The latest health care marketing tool: QR codes

A practical look at information technology issues and usage

By Pamela Lewis Dolancovered health information technology issues and social media topics affecting physicians. Connect with the columnist: @Plewisdolan  —  Posted Oct. 3, 2011.

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QR codes, the nearly ubiquitous black-and-white square boxes with maze-like lines, could be an effective way for physicians to market themselves and their groups, said practice consultants and marketing experts.

QR codes -- the QR stands for "quick response" -- are basically an upgraded version of the standard barcode. They are two-dimensional graphics that can store 14 types of data, such as Web links, text messages and phone numbers. When the QR codes are scanned by using any camera-enabled smartphone, the data embedded in them will be delivered to that person's mobile device.

Mary Pat Whaley, a consultant who runs, a practice management resource website, said she has seen use of the technology "explode" in health care.

Whaley said hospitals and practices are trying to be creative about how they put information in patients' hands.

Dozens of websites generate a QR code at no cost, and physicians can find one through a Google search on creating a QR code. The site will ask what types of data are to be sent; most limit it to a URL, a text message or a phone number.

The data are typed in, and the sites will generate a digital file of the QR code's image that can be placed on an advertisement, a business card, a brochure, social media pages, the practice's website, or anywhere else people will see it.

"Sometimes QR codes are called 'interactive print,' because it has a call to action," Whaley said.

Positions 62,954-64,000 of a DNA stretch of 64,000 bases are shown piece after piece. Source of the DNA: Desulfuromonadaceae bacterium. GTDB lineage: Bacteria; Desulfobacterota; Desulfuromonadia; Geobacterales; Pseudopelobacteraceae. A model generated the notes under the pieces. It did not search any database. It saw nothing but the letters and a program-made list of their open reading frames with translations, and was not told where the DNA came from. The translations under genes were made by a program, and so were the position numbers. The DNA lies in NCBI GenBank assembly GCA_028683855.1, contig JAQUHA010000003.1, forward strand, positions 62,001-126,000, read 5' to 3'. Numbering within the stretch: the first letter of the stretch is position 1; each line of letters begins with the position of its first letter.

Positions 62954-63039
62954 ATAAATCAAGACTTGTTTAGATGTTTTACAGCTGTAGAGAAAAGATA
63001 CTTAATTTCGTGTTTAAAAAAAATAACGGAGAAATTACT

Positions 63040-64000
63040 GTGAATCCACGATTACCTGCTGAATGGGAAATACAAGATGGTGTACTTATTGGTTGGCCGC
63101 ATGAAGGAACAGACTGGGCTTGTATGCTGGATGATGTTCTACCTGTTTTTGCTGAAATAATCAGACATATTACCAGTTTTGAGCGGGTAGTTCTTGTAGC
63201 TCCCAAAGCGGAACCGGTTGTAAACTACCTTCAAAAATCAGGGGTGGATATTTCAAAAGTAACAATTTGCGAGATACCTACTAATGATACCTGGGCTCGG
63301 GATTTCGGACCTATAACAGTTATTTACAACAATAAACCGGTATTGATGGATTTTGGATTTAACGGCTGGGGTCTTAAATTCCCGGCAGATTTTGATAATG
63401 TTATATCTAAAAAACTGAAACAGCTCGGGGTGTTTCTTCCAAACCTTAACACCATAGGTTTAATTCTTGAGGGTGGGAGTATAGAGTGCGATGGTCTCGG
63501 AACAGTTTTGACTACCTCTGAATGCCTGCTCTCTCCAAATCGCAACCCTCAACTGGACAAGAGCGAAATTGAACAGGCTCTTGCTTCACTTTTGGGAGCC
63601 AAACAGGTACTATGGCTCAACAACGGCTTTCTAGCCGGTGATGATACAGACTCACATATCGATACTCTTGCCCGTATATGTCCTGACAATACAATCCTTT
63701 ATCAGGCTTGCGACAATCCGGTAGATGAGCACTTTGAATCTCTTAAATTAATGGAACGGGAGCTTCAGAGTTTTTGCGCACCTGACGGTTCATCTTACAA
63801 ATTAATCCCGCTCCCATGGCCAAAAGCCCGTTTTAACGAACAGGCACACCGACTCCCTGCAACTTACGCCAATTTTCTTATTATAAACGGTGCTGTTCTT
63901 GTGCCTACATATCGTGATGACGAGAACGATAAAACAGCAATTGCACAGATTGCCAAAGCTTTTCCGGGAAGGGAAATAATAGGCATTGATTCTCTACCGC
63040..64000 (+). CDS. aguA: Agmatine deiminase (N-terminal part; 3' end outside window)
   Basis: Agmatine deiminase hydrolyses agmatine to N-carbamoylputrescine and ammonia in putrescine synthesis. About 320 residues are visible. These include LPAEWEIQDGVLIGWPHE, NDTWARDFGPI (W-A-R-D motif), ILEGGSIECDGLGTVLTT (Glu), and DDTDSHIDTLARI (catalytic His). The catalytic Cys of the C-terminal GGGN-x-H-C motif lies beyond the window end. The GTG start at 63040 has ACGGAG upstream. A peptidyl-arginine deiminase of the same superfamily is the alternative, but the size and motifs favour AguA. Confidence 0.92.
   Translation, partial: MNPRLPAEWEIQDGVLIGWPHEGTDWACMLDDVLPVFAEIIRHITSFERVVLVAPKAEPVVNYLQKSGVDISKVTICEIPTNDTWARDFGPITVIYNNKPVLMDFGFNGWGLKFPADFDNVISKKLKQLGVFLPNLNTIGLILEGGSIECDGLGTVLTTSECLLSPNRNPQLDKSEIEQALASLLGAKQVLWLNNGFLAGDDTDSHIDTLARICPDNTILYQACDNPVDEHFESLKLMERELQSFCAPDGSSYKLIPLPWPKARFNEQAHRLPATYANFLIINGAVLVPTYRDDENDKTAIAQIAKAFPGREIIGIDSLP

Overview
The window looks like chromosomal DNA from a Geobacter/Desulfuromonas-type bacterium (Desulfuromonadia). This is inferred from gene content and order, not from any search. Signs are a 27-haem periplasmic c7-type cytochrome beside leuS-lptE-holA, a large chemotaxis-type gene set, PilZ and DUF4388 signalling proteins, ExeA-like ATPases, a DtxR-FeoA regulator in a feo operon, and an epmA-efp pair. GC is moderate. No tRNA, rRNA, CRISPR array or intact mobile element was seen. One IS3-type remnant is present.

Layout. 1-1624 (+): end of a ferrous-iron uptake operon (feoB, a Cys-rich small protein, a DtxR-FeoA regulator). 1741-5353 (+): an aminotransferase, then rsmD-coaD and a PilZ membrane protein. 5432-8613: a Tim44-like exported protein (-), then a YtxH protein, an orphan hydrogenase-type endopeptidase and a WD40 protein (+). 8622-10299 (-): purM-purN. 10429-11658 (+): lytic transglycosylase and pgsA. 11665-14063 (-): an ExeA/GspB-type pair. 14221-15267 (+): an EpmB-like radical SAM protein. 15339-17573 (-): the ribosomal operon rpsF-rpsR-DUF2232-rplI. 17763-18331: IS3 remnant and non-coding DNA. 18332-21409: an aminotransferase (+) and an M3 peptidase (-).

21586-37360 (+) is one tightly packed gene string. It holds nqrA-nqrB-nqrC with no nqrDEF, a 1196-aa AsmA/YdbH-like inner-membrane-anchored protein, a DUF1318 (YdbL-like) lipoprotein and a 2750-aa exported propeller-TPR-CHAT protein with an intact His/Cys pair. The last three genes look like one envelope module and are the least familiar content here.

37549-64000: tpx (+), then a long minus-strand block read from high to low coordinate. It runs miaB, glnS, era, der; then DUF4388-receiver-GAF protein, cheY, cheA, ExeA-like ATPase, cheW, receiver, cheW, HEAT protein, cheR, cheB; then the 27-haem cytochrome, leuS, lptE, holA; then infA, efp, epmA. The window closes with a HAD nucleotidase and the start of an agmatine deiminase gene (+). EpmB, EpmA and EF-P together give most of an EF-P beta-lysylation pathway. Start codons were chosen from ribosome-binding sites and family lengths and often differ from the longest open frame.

Here are some ways QR codes are used:

Introducing physicians. Whaley said QR codes that are linked to videos of physicians introducing themselves are a great way for potential patients to learn more about the doctors. Leslie McAllister, corporate marketing director for the Nebraska Medical Center, which uses QR codes, said it's a great idea for physicians who perform special or rare procedures to contact their affiliated hospital's marketing team to look for opportunities to make a video.

Online appointments. Athens (Ga.) Regional Health Services started using QR codes in ads this year. The codes take women to an online appointment center to schedule mammograms. The QR codes are featured in newspaper and magazine ads, as well as postcards. The system says the QR code offers a quick and convenient way to remind women they need the test, then lets them take immediate action.

Facility tours. One of the many ways the Nebraska Medical Center is using QR codes is to promote certain services its hospitals offer. One example is maternity services. The health system places QR codes in targeted ads that send users to a link with tours of the medical center's birthing rooms.

Patient testimonials. Poudre Valley Health System in Fort Collins, Colo., puts QR codes in all of its labor and delivery rooms. These codes take patients to the system's labor and delivery Facebook page, where they can share their stories. The hospital also promotes YouTube patient testimonials by placing QR codes in its newsletters that link users to the videos.

Patient education. A QR code is an easy way to direct patients to specific online resources to which physicians want to direct their patients. "If they know the patients have mobile phones, [physicians] might be able to take them to a QR code that might give them tips or things to do," McAllister said.

Health care marketing professionals suggest that uses for QR codes should be creative. They are meant to provide users with unique or special content. Whaley said practices probably do not want to simply link to their website's home page from the QR code. For one thing, chances are the website is not mobile-enabled, so it won't display well on a mobile phone.

And, she said, "big whoop -- you took me to your website." Patients are looking for information that is more specific to their needs, she added.

Pamela Lewis Dolan covered health information technology issues and social media topics affecting physicians. Connect with the columnist: @Plewisdolan  — 

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